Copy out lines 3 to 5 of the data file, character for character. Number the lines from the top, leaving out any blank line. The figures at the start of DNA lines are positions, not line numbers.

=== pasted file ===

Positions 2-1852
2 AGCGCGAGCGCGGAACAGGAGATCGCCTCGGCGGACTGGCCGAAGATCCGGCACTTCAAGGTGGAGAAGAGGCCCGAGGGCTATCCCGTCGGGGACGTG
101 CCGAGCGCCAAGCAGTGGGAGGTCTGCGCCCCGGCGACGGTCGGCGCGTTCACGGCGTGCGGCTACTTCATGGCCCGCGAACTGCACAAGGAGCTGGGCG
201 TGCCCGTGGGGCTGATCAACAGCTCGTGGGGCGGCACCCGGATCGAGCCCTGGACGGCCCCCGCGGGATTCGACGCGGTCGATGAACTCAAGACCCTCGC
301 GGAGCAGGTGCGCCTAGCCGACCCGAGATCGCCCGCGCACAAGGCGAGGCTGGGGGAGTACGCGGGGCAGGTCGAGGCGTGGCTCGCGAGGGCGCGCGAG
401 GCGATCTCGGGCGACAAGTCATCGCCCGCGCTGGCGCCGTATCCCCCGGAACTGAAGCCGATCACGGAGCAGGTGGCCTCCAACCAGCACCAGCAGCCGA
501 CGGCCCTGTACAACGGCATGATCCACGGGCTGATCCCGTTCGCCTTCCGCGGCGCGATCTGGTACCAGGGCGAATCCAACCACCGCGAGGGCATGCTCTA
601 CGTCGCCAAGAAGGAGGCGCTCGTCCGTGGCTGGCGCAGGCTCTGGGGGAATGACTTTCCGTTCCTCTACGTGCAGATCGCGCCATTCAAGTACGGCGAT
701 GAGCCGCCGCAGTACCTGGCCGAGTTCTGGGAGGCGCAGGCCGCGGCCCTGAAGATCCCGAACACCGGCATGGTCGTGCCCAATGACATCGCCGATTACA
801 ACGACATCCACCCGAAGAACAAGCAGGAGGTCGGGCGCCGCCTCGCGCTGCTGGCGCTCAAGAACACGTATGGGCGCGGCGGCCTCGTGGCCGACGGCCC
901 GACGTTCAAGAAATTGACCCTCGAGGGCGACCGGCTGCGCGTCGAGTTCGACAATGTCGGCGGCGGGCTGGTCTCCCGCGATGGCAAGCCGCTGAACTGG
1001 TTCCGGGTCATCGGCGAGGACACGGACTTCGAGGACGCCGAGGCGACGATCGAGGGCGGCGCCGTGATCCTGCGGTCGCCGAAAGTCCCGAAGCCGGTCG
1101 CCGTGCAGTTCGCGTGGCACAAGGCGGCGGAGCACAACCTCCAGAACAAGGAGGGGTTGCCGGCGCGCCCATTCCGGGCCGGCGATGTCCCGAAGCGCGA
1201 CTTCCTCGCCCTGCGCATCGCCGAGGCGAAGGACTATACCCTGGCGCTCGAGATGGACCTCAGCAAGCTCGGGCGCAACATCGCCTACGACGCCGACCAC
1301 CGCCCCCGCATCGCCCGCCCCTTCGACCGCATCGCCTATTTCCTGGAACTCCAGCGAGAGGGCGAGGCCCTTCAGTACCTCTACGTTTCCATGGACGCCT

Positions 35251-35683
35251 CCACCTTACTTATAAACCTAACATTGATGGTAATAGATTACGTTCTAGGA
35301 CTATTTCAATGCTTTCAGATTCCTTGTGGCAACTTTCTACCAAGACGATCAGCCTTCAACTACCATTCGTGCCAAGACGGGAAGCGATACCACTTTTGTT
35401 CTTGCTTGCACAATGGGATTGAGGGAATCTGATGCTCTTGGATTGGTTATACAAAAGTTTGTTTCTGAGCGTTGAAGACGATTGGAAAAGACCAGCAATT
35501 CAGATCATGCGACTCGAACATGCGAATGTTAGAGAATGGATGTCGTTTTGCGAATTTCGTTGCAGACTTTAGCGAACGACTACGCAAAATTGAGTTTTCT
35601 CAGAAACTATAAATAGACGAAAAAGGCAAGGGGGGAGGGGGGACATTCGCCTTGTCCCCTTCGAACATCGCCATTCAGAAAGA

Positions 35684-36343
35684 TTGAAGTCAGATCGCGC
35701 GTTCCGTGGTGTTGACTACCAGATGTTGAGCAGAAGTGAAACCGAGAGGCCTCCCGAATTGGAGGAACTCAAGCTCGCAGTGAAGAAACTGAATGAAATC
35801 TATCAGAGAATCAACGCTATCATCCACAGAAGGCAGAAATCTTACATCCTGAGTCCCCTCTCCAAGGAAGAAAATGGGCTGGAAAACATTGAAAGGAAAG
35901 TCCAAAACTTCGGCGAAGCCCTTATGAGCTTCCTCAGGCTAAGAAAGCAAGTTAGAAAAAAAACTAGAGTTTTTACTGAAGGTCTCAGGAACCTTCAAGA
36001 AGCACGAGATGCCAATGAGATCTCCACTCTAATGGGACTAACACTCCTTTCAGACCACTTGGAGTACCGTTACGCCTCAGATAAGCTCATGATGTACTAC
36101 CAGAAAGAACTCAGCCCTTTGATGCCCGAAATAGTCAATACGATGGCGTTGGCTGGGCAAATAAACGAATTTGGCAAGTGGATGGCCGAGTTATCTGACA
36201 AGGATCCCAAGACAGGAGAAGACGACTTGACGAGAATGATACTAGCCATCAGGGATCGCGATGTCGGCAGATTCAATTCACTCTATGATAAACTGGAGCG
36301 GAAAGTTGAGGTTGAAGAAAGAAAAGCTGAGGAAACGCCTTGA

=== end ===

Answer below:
101 CCGAGCGCCAAGCAGTGGGAGGTCTGCGCCCCGGCGACGGTCGGCGCGTTCACGGCGTGCGGCTACTTCATGGCCCGCGAACTGCACAAGGAGCTGGGCG
201 TGCCCGTGGGGCTGATCAACAGCTCGTGGGGCGGCACCCGGATCGAGCCCTGGACGGCCCCCGCGGGATTCGACGCGGTCGATGAACTCAAGACCCTCGC
301 GGAGCAGGTGCGCCTAGCCGACCCGAGATCGCCCGCGCACAAGGCGAGGCTGGGGGAGTACGCGGGGCAGGTCGAGGCGTGGCTCGCGAGGGCGCGCGAG